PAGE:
Today’s walk was just an hour’s circuit of the Millennium Walk round the Castle, so we have earned a little bit of Easter egg today.

One of the members of the ‘Gin & Book Club’ plans to walk the Cotswold Way next month, doing 10 miles per day over 10 days along with her family. I think I’ll need to walk a lot further and for longer before I attempt that, but I’m tempted…

So, what have you enjoyed this Easter? If you’re local, I’d love to know. If you’re further afield, what do the Easter holidays look like for you? Happy Easter, whatever you’re doing.


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Overbuyer or underbuyer? Either way, you might be cluttered

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I’ve just finished reading Gretchen Rubin’s latest book: Outer Order, Inner Calm.

As I mentioned in my April Community Newsletter, there aren’t many books I’ve not read on decluttering (see my Resources page if you’ve signed up to join the community for a list of some of them). Rubin’s twist on the topic is that she links the idea of clutter, wellbeing and happiness. That builds on the enduring theme of happiness about which she has written plenty.

Hands up, all you ‘under-buyers’? You may hold onto stuff because you seldom purchase something new. Perhaps you’re an ‘over-buyer’? If so, then you’re likely to stockpile things you don’t need.

I thought it would be interesting to explore this idea a bit further.

Overbuyer?

Courtney Carver is a self-confessed classic overbuyer; she would shop for fun, to fill an emotional void or as a way of treating herself. Did Carver need even more clothes? Of course not. But, as she wrote in her book, Soulful Simplicity, her un-intentional spending habits resulted in piles of debt, piles of clothes (still with labels on) never worn, and piles of stress.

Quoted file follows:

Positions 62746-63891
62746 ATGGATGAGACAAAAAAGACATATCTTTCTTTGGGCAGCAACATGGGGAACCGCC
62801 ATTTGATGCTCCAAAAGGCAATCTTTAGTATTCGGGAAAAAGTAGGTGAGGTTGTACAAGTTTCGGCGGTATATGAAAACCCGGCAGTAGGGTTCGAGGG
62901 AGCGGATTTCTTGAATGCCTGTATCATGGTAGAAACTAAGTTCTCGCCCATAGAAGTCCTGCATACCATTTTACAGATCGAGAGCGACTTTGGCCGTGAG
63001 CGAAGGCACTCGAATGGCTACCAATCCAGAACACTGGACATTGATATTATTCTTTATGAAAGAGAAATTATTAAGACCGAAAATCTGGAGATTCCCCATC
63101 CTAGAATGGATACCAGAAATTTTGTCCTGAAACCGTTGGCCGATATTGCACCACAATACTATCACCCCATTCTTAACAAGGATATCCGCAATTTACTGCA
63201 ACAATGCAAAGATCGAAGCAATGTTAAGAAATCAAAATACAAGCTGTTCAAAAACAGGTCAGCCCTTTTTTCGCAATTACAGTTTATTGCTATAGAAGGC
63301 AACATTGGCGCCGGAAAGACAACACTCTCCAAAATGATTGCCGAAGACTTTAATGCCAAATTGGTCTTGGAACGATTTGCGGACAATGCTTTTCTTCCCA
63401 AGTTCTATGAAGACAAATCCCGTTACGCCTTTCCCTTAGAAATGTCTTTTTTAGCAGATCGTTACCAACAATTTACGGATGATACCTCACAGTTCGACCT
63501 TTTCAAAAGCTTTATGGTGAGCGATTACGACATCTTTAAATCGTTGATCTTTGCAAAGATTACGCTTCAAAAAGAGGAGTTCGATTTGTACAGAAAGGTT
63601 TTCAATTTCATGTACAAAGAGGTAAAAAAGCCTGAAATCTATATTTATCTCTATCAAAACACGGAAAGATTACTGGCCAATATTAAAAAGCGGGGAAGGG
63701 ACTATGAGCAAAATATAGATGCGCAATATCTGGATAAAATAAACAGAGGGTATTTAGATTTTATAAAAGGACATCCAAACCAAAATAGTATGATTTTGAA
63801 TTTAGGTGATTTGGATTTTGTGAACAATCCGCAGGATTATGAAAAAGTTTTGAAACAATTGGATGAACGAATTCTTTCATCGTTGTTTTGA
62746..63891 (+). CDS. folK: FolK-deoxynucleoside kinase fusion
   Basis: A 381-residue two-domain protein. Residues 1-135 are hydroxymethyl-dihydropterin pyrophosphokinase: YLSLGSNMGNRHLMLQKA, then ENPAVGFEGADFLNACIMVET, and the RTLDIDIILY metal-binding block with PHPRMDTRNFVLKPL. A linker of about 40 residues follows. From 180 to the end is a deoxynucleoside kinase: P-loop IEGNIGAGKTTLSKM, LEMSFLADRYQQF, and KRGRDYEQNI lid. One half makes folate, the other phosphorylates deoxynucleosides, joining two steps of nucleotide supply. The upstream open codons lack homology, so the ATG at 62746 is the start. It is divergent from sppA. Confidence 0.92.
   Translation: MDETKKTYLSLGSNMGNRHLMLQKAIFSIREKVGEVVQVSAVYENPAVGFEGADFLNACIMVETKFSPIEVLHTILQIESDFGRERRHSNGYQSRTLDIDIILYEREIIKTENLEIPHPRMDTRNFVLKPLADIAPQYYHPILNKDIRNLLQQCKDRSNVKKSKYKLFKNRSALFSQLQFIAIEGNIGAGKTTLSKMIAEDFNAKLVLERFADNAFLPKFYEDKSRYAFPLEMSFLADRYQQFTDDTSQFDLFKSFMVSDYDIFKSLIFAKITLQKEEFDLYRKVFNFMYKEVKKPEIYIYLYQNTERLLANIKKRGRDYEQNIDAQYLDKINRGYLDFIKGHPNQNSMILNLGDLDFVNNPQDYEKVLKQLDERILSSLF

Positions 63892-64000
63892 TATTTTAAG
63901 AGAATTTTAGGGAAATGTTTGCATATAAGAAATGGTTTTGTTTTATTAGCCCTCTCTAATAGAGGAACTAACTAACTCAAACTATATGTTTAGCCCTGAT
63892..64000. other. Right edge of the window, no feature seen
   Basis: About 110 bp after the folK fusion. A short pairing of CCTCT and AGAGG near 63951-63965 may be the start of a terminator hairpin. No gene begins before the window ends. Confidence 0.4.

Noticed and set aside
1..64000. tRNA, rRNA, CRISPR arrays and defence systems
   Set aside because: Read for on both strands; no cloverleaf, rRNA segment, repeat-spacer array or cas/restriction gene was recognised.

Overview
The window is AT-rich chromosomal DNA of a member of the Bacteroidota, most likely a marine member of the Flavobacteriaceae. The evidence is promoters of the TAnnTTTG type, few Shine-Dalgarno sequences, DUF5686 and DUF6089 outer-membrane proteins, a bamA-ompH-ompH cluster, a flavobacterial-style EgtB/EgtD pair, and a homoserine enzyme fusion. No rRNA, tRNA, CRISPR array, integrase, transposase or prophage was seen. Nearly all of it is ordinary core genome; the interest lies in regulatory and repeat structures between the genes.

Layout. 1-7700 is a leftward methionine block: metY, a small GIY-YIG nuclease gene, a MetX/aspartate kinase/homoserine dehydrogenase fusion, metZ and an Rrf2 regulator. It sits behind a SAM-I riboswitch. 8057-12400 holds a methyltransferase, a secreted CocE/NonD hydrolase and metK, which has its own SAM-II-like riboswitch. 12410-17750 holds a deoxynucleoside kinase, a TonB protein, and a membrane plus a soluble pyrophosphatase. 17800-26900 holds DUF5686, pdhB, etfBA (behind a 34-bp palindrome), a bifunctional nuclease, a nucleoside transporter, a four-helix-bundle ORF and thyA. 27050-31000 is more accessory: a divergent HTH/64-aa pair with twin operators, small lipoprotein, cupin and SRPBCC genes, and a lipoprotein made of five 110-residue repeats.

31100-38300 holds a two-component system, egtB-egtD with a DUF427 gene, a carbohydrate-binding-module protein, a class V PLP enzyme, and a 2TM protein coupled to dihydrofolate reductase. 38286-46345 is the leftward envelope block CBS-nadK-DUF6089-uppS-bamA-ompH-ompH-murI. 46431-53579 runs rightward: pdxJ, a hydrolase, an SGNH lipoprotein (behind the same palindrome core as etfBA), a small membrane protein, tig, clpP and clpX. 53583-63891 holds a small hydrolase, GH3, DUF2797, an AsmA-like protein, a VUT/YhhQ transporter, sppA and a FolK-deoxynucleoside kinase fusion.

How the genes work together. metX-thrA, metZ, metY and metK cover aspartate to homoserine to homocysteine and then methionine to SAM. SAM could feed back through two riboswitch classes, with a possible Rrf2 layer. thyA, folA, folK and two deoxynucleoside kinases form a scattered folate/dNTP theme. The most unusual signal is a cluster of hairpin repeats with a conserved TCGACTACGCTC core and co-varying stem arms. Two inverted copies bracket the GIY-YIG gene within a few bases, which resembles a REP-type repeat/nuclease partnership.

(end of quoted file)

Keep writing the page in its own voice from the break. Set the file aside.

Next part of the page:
Stockpiling

Of course, not all overbuying is about clothes. As Rubin writes, you’re likely to be an overbuyer if you stockpile stuff like toiletries; if you buy gifts for others without an intended recipient; or if you end up throwing away food or medicines because they’ve passed their use-by date.

Food waste

Food waste – an unintended consequence of overbuying – is a massive global problem. According to Friends of the Earth, the average UK family spends £470 annually on food that is binned. Even more shocking is that one third of all food produced around the globe is lost or wasted.

Inadequate storage

In terms of clutter, according to Rubin, overbuyers feel stressed because they end up being surrounded by things for which they have inadequate storage and feel hemmed in by all the stuff they’re holding onto.

Whilst I would probably class myself as a natural ‘spender’ as opposed to being a ‘saver’, I would not put myself in this category.

Underbuyer

Underbuyers may buy too little, so they’re unlikely to be prepared for bad weather or end up shopping for summer holiday clothes when the autumn/winter season stock has already hit the shelves.

Oh, that’s me!

Resisting replacements

Whilst I don’t resist buying the essentials, I do resist replacing worn out items such as household linens. Since we’ve been on a journey to improve our finances since January 2018, this has been largely cost driven, but I recognise the feeling of being stressed because I don’t have something suitable to wear for a special event.

Last minute shopping panics

There have also been times when I’ve had to rush out to get something for a holiday because I didn’t have the basics. This trait has clearly been recognised by others; my mother included a pack of tea-towels in my holiday gifts at Christmas!

Underbuying and clutter

If you’re an underbuyer, Rubin suggests that your distaste for shopping could actually contribute to clutter. This sounds counter-intuitive but it might be possible that you dread the idea of needing an item (thus being forced to go out and buy it) that you hold onto things, no matter how useless. That has certainly contributed to my clutter in the past.

Get Uncluttered

So, do you fall into either of these categories? And, if so, have they caused you to become more cluttered than you would like to be? If so, do take a look at my previous posts on how to tackle clutter. For some accountability and regular input, check out Joshua Becker’s Uncluttered Course, which is now open to new enrolments. Readers of my blog can now get 25% off the $89 dollar registration fee, so drop me a line via email if you’d like to benefit from this.